The reasoning I’m not going to go through it step by step is because eBay does a great job at outlining what is required for item listings.

I am going to give you what you need to take your listings from a default basic level to a high quality level.

By now if you were using the “sold items” feature on eBay during step 1, you should already have the eBay app installed on your phone. To list items you need to make a free account on eBay. The company does a great job and gives you a straightforward process for setting up an account.

I don’t have much complaints to say about the app, it provides an easy and understandable process for listing items.

Starting out, I would recommend that you focus on the “auction” listing more than anything else. You have the potential to make money and you can learn how expensive people value your specific item.

When you set up a “buy it now” listing, you set a constant price that won’t change.

Whereas buyers in auctions determine the final price; the sky’s the limit.

Another beautiful aspect that auctions offer is that they drive competition! Think about it, say you’re missing the last few presidents in your campaign button collection and president #3 is up for auction. President #3 is hard to come by so you know that you’re going to do whatever it takes to obtain his button……so is the next guy…..and the next guy…..and the next guy.

That means one thing for you: $$$$$$. I think you get the picture.

I believe this is what happened with my $100 fishing lures. Two guys were going at it, to add to their collection.

Now this doesn’t happen with all items, not all items are a part of a collection. The principle of supply and demand rings true and through auctions you are able to witness this process as a seller.

Let’s get into pricing.

Always start your auction at a price below what the previous item sold for. This may seem like common sense, but I have seen plenty of auction listings starting at the price they are valued at. Let me remind you that they have zero bids!

I wonder why. 😐

My rule of thumb is that the lower the starting price, compared to what it is valued at, the higher attention your listing is going to attract.

With a low starting point, potential buyers are going to see it as a deal to be made! I typically start the listing from $10 to sometimes $20 below what it is valued at. Also do not forget to take into account eBay’s 10% listing sellers fee. For most items eBay only takes 10% of your sold price. Here is a detailed list of eBay’s fees.

Once you have an idea for a ballpark price, you are going to want to take quality pictures of your product.

Display:

  • the back
  • the front
  • the sides, and
  • a bird’s eye view

Display every picture necessary to give potential buyers a full understanding of your item.

Once your pictures are uploaded you need to complete the description of the item, this is often overlooked/partially completed.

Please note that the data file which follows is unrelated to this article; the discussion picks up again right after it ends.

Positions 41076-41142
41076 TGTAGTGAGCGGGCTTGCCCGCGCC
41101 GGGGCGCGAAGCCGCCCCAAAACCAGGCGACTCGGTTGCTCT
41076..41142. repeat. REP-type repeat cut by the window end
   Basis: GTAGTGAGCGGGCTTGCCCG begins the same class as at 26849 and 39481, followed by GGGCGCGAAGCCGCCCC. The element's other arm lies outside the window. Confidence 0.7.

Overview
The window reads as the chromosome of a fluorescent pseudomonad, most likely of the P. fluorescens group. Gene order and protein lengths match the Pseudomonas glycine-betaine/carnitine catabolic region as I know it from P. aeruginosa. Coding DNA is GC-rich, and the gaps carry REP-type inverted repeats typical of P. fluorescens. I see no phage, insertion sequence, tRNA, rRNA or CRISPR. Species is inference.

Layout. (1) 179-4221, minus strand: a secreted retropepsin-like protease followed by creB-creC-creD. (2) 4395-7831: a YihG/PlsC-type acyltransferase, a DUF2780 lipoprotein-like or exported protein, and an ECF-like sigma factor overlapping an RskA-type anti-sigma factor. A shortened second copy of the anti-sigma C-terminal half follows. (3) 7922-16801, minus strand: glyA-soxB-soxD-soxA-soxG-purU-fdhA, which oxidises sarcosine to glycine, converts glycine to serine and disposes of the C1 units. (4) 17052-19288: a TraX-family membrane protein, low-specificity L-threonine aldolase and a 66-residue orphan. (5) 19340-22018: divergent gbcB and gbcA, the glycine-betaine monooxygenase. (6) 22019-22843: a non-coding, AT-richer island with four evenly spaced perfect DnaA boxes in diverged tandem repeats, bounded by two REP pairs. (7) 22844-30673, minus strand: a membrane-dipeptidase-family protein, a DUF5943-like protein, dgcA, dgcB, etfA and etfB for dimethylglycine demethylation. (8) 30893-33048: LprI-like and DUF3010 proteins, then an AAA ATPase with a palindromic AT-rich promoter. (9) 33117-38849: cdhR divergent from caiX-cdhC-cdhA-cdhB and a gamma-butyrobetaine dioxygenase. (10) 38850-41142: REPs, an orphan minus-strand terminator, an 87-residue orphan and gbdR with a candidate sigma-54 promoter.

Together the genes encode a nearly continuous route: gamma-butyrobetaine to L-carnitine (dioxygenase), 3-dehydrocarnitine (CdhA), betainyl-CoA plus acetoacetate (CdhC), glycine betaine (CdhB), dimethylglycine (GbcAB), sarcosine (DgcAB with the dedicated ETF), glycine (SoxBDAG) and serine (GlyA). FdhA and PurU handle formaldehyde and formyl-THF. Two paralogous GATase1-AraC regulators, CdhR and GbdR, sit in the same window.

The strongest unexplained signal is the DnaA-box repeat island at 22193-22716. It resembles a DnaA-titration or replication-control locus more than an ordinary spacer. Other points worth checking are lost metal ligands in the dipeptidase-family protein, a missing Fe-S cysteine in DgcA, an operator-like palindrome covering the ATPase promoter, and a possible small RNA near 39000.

Now do not over do it, but your item’s description needs to be specific.

Example, if I am selling a video game that I have never tested on a console and the case is missing the original manual I would put the following in the description:“Untested and missing manual as seen in pictures.”

By saying this, it both informs your buyer and covers your butt. I have had it happen to me a few times where a buyer will purchase a produce that has a defect, that I mentioned in the description and showed pictures of 🙃, complaining that it is broken or not what they originally purchased. I then reference my original posting and they can’t win the argument. I will not refund them their purchase because they did not read the description.

What about reviews from the buyer!?!

If a buyer who is in the wrong attempts to give you a bad review, you can call eBay’s customer service, explain the situation, and ask for it to be taken down. Of course eBay must agree that you are in the right, but if you are right they will back you up.

1 point eBay, 0 points grumpy buyer.

Last tip on listing an item: shipping.

When starting out, always have the buyer pay for shipping. Ebay has a good system in place that calculates how much it will cost per person based upon their location.

All you have to do is enter the item’s weight and dimensions of the box/package that you plan to ship it in. When filling out the shipping portion of your listing, be sure that everything is correct otherwise you will be charged for extra shipping if your items actually cost more than you anticipated.

This is a lesson that I had to learn more than once.

Conclusion

  1. Establish your game plan for garage selling. Know where and how to mine for gold.
  2. Barter like it’s nobody’s business! The lower the price the greater the window of opportunity you have to make money.
  3. Simply follow directions when creating a listing, be thorough with your pictures and description.

Finally and most importantly, learn as you go.

After you do your research and read up on how to flip items on eBay, you need to try it! Experience is one of the best teachers.

I have experienced bad flips and good flips.

The path to success is not perfect otherwise everybody would be doing it.

Author bio: Rush is a Mid-Missouri high school engineering teacher and tennis coach. He and his wife Mia have no kids, only a smart Bernese Mountain dog named Zion. Along with teaching, he runs one blog; Clim & Joe’s. He enjoys exploring, cooking, board games, and time spent with his wife and family. 

Are you interested in flipping items for resale? What questions do you have for Rush?

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Source: makingsenseofcents.com